But the most important person in Ray’s life is his mother, Aretha Robinson (Sharon Warren, in her first professional acting job); she’s a tough survivor, a single mother making a living in the pink Florida countryside. Ray’s younger brother drowns in a strange accident, then—in what he regards as punishment—Ray (C.J. Saunders as a boy) slowly goes blind. The film is laced with flashbacks to Ray’s childhood; we see his mother’s strength and foresight, and Warren is excellent in these sequences. She insists he learn for himself, to use his ears as replacements for his eyes. An amazing scene involving a cricket is the emotional climax of these flashbacks, although when the boy Ray leaves for a school for the blind, it’s also deeply moving.
Hackford’s outstanding commentary track points out which scenes are fictional, and which are based directly on real life. He also explains the reasons the fictional scenes were needed—for brevity, to compress events that happened over a wide period of time, and so forth. His explanations seem honest and sincere. It’s simply an almost unavoidable aspect of biography that the movie follows much the same trajectory as other film biographies, such as “Walk the Line,” the following year’s biopic of Johnny Cash. Real lives follow similar trajectories; to alter the path would be more false than the invented scenes.
These are the facts of Ray Charles’ life, but they’re not dry and conventional; they’re tied to Ray’s vivid personality and dynamic way of performing. The movie has been scaled to this; color is very important in the Florida scenes, when Ray could still see, it’s less important later, when he cannot. The sound grows apace with the size of his venues, until in the big theater where he unveils his country-music act, we’re enveloped in the sounds of the audience and the music.
The clarity of high definition kicks in very early in “Ray:” the current Universal logo has never been so clear—you can even see details of the Earth reflected in the side of the letters UNIVERSAL. The increased definition results in increased visible texture—hats are clearly made of felt, plaster walls somehow LOOK cool; the textures of clothes are almost palpable. Coincidentally, this is a movie about a blind man, to whom touch is so important; the detail available to hi-def makes it important to us, too.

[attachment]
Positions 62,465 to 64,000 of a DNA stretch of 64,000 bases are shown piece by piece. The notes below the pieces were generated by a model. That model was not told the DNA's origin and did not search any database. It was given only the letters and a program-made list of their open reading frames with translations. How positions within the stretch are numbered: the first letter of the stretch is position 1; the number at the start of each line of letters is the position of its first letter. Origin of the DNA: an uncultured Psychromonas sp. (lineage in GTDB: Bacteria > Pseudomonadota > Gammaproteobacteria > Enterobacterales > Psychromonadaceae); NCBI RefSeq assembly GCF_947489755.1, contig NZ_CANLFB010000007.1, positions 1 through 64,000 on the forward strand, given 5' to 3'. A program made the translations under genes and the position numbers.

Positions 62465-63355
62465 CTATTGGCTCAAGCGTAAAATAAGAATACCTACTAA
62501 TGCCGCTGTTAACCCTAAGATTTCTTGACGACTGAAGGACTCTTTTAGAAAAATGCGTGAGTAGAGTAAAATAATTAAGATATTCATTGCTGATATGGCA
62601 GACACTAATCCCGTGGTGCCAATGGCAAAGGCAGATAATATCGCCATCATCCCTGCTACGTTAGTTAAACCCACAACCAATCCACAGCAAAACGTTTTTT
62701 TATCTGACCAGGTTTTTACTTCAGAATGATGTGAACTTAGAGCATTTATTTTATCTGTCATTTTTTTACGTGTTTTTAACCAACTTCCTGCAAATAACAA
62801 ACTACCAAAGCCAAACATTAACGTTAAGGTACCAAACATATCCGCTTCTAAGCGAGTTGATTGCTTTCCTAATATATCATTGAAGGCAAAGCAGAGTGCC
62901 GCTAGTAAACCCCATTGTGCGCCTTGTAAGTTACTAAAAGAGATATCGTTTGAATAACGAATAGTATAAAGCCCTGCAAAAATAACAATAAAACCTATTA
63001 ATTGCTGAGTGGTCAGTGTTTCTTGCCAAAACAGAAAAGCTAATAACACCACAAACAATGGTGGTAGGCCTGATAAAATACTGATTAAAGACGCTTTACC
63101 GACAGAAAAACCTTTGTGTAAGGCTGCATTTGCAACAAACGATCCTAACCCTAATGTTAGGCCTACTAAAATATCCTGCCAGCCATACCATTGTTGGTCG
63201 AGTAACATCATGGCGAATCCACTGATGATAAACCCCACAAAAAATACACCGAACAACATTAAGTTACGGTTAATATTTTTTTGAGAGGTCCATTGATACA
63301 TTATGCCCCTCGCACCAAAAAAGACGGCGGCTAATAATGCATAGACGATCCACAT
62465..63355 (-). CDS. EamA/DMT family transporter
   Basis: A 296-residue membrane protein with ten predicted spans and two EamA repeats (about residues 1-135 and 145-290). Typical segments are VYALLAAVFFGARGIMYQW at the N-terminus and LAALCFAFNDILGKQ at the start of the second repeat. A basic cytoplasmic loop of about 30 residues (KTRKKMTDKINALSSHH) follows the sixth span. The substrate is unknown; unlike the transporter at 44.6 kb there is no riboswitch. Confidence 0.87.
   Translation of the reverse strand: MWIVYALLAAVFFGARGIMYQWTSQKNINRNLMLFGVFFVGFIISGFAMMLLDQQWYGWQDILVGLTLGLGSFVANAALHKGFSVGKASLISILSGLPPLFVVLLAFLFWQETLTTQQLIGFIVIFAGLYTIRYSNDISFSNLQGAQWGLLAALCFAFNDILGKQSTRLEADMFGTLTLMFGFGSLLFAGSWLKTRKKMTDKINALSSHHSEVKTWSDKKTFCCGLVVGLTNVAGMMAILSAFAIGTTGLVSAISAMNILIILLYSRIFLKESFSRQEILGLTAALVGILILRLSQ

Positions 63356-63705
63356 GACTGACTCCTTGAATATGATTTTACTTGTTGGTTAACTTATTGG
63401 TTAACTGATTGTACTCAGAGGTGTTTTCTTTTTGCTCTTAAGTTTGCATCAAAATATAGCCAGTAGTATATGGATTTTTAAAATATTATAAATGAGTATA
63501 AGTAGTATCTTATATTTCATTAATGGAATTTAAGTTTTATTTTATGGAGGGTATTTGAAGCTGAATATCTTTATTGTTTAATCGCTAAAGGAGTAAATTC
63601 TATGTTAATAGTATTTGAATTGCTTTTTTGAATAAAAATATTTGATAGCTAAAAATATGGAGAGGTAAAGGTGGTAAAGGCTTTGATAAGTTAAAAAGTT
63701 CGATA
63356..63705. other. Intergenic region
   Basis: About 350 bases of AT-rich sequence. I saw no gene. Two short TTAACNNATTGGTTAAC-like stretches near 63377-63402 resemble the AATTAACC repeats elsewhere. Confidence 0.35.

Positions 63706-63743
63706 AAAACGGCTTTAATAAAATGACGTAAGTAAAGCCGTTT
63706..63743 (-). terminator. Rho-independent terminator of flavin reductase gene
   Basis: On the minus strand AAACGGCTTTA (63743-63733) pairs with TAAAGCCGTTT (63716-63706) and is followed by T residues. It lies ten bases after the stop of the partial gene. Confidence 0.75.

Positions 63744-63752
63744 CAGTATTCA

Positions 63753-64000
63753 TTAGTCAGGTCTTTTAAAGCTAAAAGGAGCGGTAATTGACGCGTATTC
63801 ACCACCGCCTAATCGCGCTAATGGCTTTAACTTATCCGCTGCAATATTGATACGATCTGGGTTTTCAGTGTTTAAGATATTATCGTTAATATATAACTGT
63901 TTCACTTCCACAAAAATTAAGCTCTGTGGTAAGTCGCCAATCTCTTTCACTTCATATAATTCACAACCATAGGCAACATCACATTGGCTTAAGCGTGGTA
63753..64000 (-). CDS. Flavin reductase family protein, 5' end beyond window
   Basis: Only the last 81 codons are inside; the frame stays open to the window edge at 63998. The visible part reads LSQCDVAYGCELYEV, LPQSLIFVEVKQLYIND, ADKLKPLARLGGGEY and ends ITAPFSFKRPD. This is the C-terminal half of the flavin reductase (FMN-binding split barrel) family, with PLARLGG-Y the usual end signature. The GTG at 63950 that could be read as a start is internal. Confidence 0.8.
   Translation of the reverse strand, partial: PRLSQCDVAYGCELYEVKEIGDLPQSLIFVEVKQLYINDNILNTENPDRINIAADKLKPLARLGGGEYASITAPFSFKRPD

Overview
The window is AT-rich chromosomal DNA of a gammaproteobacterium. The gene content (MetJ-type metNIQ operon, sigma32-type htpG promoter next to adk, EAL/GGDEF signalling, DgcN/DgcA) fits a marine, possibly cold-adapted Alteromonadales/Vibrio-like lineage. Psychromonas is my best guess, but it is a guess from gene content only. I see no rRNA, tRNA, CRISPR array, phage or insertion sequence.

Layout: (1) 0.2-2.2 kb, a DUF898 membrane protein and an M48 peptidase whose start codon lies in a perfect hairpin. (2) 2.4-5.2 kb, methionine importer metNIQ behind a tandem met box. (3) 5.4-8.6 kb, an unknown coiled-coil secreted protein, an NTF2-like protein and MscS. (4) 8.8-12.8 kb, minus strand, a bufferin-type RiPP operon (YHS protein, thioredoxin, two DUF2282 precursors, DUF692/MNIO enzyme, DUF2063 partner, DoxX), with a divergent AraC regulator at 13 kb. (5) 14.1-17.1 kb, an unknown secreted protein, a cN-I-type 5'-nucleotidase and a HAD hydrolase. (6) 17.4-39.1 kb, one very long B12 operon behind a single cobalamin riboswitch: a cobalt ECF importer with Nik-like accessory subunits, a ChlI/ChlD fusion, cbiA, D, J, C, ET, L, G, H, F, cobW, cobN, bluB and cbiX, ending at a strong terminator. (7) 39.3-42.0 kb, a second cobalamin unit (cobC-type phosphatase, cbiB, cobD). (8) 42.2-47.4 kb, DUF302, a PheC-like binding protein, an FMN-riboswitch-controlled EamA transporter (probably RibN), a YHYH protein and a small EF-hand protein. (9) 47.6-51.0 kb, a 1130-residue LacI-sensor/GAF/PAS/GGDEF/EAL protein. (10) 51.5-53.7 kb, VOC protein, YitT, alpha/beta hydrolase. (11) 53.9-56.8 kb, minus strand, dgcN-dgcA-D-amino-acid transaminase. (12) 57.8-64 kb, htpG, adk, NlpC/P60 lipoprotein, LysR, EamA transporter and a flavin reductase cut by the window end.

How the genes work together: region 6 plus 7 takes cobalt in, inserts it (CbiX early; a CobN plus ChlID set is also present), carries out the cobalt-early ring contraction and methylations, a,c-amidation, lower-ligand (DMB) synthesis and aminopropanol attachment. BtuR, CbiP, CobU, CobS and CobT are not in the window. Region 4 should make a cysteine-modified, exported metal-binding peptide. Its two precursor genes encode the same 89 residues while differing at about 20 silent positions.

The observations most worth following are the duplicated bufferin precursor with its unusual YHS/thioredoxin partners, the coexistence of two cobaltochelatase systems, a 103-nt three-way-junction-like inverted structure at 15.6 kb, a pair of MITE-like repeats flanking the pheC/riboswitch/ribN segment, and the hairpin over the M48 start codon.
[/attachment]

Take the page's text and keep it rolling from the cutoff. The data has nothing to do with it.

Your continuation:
Although most of “Ray” is in naturalistic, low-key color, the scenes in the past, before Charles lost his sight, sport more intense, almost saturated, colors. Hackford felt that this gave an idea of how Ray Charles himself remembered what vision was like; he was only seven or eight when he lost his eyesight, and who sees colors more richly than a child?
Hackford’s commentary track is well-organized and informative; he is scrupulous about identifying the members of his team by name and by their function. He also narrates the unusually rich and interesting collection of deleted scenes, explaining where each went, and why it was cut. (He can be forgiven for referring to actor Warwick Davis as Warwick Dunne.)
There are three “making-of” documentaries included as extras, so it’s not surprising that some of the same footage turns up more than once. The best of these—you could skip the other two—is “An American Story,” as it’s broader and in more depth. But the best extras are, first, those deleted scenes; every one of them is interesting enough that you vaguely wish it was included in the feature as a whole. Perhaps a future director’s cut? In some of these scenes, the character of Ray Charles is somewhat darker, angrier, harsher than the film suggests, and Hackford admits those were among the reasons Universal wanted them trimmed or removed.
Secondly, the treasure trove of full-length songs. Foxx mimed to Ray Charles’ singing, so here we get the full Ray Charles effect. Hackford says more than once he envisioned “Ray” as a musical, but in musicals numbers usually play out at their full length. Here’s a good compromise. There are nine songs here, sequences filmed for but only included in the film in short form. Among the songs are “Hit the Road Jack,” “Leave My Woman Alone,” “Unchain My Heart” and “I Can’t Stop Loving You.” This is the first time I’ve seen this sort of thing included as an extra; I hope it’s not the last.